Ground breaking for the two units, in Gujarat state, began in January 2010 and excavation works and other preparatory site works were completed by August, in record time according to Nuclear Power Corporation of India Limited (NPCIL). Approval from India’s Atomic Energy Regulatory Board (AERB) was needed before concrete pouring could go ahead. The units are slated to start up in 2015 and 2016.
Indian plans call for 20,000 MWe of nuclear capacity to be on line by 2020 and 63,000 MWe by 2032, with nuclear supplying 25% of the country’s electricity by 2050. It already has 19 operating reactors totalling 4183 MWe, and Kakrapar 3 and 4 mean the country now has 6 reactors under construction, the others being a 220 MWe PHWR at Kaiga 4, two 1000 MWe Russian-design VVER pressurised water reactors at Kudankulam, plus the 500 MWe Kalpakkam prototype fast breeder reactor (PFBR). All are scheduled to start up by mid-2011, although reports earlier this year suggested that the Kalpakkam PFBR could be delayed by up to a year.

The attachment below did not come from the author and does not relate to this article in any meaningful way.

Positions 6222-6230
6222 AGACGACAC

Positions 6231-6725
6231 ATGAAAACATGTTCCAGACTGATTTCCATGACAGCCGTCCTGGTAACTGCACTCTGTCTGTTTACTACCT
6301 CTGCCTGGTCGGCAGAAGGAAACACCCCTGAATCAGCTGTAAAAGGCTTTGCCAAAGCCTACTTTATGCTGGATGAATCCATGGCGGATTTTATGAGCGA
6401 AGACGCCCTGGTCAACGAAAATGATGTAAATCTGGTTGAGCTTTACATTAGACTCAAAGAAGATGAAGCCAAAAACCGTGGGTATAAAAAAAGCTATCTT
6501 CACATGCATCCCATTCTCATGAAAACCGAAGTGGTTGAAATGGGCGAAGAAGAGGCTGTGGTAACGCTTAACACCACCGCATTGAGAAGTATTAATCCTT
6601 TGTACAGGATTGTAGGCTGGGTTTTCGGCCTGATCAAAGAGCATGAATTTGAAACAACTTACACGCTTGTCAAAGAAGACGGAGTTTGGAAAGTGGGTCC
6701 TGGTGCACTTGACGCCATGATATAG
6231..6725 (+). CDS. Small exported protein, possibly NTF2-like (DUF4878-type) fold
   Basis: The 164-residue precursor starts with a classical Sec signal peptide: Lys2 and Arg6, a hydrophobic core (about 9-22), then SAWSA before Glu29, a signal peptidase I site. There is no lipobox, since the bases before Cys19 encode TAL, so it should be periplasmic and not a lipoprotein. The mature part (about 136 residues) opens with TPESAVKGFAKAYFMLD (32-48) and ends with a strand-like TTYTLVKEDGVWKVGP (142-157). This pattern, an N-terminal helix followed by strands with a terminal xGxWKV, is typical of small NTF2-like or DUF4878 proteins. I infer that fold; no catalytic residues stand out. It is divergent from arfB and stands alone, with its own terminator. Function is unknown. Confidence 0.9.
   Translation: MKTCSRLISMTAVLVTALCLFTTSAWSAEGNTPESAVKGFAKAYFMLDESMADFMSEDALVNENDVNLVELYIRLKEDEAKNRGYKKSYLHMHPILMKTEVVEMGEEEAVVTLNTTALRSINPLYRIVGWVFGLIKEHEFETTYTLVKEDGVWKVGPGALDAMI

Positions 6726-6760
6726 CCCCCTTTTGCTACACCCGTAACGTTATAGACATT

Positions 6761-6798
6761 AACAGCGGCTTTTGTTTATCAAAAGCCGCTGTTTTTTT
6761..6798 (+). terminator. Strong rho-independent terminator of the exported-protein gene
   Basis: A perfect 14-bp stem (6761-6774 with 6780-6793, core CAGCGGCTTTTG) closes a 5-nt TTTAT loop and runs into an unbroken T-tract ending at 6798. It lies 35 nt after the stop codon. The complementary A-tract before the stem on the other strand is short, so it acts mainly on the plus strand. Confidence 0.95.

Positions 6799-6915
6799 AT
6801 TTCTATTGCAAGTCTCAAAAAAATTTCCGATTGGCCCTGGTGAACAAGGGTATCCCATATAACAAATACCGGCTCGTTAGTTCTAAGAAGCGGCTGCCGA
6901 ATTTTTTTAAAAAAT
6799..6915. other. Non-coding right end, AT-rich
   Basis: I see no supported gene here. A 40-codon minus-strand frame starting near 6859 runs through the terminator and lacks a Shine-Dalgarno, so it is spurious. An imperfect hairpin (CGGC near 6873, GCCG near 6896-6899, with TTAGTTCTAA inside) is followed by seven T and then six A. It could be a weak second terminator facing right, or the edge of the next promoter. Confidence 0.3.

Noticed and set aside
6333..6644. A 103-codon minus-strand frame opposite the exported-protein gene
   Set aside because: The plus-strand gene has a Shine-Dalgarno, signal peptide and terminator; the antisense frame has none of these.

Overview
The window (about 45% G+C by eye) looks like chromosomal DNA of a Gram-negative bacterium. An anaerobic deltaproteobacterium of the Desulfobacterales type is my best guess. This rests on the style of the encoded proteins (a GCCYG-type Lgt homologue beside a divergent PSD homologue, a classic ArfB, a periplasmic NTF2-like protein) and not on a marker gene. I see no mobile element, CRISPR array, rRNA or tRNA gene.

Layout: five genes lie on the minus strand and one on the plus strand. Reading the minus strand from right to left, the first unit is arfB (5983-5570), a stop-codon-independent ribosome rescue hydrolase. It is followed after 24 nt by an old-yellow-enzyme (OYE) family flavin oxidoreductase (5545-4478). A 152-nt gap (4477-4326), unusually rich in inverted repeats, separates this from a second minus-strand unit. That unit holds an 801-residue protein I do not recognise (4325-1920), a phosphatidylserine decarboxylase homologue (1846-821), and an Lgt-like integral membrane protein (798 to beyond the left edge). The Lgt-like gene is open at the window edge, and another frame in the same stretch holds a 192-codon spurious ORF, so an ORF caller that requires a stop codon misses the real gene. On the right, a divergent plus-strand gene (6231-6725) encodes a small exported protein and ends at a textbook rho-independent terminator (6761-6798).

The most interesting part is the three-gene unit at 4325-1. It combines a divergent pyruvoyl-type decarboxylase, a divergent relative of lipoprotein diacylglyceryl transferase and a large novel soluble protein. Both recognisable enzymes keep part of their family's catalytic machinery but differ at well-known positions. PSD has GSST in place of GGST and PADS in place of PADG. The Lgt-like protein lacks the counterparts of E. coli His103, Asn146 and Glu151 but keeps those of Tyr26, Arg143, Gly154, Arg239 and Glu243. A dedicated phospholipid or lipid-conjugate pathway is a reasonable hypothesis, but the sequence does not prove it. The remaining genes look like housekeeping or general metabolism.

Initial approval for the construction of the Changjiang plant was granted by China’s National Developmental and Reform Commission (NDRC）in July 2008. Site works began in December 2008. Construction of Unit 1 began on 25 April 2010 and the reactor is scheduled to begin operating by the end of 2014. Unit 2 is set to start up in 2015.
The total cost of the first two units is put at some 20 billion yuan ($3 billion). More than 70% of the equipment for the Changjiang plant is to be made in China.
According to CNNC, the construction of the nuclear power reactors on Hainan will reduce the province’s consumption of coal by more than 300 million tonnes annually.